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Published on 4 February 2012
One year on from the events that took place in Egypt in 2011, ICOM’s actions to protect the country’s cultural heritage from the ensuing thefts of non?inventoried objects from archaeological sites and museums have led to the publication of the Emergency Red List of Egyptian Cultural Objects at Risk.
The International Council of Museums (ICOM) announces the official launch, at the National Museum of Egyptian Civilisation in Cairo (NMEC), on 6 February 2012 at 10 a.m., of a new Emergency Red List: the Emergency Red List of Egyptian Cultural Objects at Risk. ICOM Director General, Julien Anfruns, will officially present the Emergency Red List, on this occasion, in the presence of the Minister of State for Antiquities, Dr Mohammed Ibrahim Ali.
The ICOM Red Lists are important, effective tools designed to help police and customs officials, heritage professionals and art and antiquities dealers identify the types of objects that are most susceptible to illicit trafficking and therefore subject to smuggling and illicit trade. Following this important event, a seminar on illicit traffic and Red Lists will take place on 7 February 2012 at 9 a.m., also at the NMEC.
The Emergency Red List of Egyptian Cultural Objects at Risk was made possible thanks to the generous support of the U.S. Department of State’s Bureau of Educational and Cultural Affairs. This ICOM initiative was conducted in cooperation with its International Committee for Egyptology (CIPEG), and with the participation of national and international experts in archaeology and history and the Ministry of Antiquities of the Arab Republic of Egypt. It aims to raise awareness among the local population, law enforcement officials and the international art and antiquities market.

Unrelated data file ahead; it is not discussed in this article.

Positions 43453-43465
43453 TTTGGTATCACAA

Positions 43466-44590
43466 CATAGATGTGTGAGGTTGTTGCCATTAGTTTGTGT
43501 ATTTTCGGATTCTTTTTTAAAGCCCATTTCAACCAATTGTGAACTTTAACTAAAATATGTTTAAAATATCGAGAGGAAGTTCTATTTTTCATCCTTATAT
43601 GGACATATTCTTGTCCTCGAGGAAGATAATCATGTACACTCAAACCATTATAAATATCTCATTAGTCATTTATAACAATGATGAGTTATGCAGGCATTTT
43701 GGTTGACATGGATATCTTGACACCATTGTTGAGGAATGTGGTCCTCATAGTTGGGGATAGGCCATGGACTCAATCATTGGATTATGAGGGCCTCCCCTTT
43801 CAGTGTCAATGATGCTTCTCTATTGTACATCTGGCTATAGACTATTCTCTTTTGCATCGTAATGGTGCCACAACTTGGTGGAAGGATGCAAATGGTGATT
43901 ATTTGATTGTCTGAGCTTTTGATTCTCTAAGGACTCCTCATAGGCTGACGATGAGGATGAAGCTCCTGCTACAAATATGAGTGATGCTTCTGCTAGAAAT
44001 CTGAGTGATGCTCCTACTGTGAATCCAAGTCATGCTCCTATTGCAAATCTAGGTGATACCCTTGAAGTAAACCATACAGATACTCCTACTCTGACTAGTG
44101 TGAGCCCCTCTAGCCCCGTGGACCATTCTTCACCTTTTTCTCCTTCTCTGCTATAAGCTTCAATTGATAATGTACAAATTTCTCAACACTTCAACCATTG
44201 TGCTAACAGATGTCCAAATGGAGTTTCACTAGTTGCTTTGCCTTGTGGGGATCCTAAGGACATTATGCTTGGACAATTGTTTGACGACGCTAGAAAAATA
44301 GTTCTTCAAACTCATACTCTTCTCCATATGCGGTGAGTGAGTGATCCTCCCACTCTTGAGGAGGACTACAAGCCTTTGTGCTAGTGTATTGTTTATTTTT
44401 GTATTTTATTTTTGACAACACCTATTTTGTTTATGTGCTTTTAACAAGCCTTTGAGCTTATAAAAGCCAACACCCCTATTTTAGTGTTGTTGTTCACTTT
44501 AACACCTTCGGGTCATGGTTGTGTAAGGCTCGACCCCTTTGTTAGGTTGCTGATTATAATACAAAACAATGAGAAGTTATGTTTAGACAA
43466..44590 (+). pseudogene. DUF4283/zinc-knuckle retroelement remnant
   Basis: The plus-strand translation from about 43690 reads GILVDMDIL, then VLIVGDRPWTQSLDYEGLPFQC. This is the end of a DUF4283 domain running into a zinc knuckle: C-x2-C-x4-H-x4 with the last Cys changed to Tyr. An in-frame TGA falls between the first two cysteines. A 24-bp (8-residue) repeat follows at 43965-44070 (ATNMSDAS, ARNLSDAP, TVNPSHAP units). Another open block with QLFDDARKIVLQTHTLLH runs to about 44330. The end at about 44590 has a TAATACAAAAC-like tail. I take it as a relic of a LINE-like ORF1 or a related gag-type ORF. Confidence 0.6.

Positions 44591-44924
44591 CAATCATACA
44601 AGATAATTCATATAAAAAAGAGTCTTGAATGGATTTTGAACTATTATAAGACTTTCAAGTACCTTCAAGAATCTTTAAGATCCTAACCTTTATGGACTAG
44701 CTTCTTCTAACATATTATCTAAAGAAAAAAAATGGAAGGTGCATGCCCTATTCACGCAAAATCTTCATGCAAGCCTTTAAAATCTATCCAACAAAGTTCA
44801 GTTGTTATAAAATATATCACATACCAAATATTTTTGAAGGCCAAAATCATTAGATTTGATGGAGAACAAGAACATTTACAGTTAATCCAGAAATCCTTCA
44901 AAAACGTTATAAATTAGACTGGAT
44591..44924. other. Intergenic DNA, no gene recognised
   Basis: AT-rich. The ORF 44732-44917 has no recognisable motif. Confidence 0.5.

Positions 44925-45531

The Emergency Red List of Egyptian Cultural Objects at Risk presents categories of objects spanning from the Predynastic, Pharaonic and Nubian era to Greco?Roman and Coptic Egypt, as well as from the Islamic Period.
The Emergency Red List aims to help art and heritage collectors, professionals and customs and police officials identify Egyptian objects that are protected by national legislation. Museums, auction houses, art dealers and collectors are encouraged not to acquire these objects without having carefully and thoroughly researched their origin and all the relevant national and international legal documentation.
Due to the great diversity of objects, styles and periods, the Emergency Red List of Egyptian Cultural Objects at Risk is far from exhaustive. Any cultural object that could have originated in Egypt should be subjected to detailed scrutiny and precautionary measures.
The fight against illicit traffic in cultural goods requires the enhancement of both legal and practical instruments that will disseminate information and raise public awareness. By launching this new Emergency Red List, ICOM is reiterating its firm commitment to the protection of cultural heritage, specifically in post?crisis situations.ms have led to the publication of the Emergency Red List of Egyptian Cultural Objects at Risk.
For the RedList Database click here...
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